Japanese company president apologetic for asbestos exposure

December 26th, 2005

The president of Kubota Corp. has apologized to the people who live close by its now-shuttered Kanzaki factory, according to the Japan Times.

The Amagasaki residents, who are suffering from asbestos-related diseases, say that Daisuke Hatakake has vowed to arrange compensation for them similar to that for Kubota employees by April 2006.

Hatakake conceded that asbestos fibers could have escaped from the factory premises, but he insisted that there was no proof that it had caused the mesothelioma that is now common in the area. The people lived near the factory, which operated from 1954 to 1997 and made such products as asbestos-containing sewer pipes. Nine tons of blue asbestos, the most toxic form of the substance, were used there in the process.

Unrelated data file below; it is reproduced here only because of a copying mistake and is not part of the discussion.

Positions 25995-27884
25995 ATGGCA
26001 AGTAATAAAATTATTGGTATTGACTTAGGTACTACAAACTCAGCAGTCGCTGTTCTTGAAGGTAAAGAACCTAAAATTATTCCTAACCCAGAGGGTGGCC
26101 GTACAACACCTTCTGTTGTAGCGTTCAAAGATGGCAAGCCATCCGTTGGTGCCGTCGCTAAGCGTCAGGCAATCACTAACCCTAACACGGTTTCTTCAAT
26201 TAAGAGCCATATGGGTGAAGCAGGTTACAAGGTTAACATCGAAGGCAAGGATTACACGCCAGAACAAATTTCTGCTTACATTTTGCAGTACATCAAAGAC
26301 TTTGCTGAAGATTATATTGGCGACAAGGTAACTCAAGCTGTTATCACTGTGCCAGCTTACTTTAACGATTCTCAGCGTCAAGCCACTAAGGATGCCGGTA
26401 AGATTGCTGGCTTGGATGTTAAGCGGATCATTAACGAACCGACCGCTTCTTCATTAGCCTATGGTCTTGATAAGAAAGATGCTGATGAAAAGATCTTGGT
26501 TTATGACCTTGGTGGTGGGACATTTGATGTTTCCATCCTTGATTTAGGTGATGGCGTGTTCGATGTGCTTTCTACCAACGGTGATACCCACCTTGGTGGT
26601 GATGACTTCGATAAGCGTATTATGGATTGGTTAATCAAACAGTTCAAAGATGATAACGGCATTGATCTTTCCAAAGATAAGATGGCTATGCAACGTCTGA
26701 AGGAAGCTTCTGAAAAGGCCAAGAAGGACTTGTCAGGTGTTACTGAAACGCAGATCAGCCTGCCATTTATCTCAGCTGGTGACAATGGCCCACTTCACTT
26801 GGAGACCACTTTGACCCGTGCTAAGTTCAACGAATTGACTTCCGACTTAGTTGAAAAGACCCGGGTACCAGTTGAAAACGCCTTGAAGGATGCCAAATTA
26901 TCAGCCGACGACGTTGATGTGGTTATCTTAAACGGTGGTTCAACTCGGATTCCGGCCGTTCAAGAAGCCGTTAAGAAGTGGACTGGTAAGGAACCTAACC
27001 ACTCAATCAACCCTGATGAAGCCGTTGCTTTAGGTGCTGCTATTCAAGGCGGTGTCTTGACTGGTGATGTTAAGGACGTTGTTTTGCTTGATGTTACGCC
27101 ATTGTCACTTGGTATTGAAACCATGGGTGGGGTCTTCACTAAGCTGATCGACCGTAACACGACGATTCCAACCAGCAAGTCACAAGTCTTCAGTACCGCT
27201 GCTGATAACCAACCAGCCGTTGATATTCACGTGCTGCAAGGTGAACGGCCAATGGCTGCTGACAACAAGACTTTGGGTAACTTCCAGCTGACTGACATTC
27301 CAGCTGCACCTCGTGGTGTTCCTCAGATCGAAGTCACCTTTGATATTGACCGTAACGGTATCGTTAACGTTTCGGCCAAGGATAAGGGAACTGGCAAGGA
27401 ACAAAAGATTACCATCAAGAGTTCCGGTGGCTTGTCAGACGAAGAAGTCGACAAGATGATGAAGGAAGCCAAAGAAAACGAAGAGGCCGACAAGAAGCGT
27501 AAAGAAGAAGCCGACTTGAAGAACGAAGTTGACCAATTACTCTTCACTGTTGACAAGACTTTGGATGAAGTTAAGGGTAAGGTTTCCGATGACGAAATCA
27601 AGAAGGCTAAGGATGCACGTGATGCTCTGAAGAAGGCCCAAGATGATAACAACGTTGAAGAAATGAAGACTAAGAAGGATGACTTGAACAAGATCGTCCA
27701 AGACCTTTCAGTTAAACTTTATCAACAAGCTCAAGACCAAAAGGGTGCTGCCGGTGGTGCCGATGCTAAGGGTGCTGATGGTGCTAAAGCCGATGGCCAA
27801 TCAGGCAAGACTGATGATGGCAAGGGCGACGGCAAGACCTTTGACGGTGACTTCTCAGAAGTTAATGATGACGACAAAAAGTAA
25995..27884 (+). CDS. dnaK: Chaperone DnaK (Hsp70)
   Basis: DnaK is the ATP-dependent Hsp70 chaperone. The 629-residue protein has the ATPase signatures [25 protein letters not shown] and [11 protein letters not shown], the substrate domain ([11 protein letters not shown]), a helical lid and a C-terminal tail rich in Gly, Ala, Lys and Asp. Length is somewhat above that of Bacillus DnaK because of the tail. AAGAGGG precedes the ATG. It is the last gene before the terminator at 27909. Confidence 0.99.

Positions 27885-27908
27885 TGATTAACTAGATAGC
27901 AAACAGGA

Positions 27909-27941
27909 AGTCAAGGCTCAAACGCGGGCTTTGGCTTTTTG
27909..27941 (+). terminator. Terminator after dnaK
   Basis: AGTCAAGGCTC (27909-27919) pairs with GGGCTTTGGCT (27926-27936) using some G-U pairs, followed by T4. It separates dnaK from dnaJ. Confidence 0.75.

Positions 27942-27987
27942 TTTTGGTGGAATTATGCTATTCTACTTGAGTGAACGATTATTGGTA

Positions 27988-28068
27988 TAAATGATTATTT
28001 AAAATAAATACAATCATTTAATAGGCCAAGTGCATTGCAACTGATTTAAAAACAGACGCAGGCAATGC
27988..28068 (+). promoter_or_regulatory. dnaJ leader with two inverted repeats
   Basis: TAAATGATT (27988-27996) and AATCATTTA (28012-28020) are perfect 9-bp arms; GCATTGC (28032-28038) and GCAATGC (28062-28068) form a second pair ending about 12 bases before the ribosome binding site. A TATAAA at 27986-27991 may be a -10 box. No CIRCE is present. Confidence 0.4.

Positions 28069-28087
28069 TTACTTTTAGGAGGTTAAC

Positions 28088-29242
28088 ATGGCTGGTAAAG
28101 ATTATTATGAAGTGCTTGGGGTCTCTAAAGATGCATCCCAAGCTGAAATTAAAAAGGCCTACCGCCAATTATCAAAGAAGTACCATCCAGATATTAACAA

Of the factory’s 251 employees, about half have been diagnosed with asbestos-linked diseases such as mesothelioma and 61 have died.

The company already has a system under which mesothelioma patients and bereaved families living near the factory can receive 2 million yen ($16,500) in sympathy and condolence money. Of the 70 people who have applied for the money, 46 have been paid.

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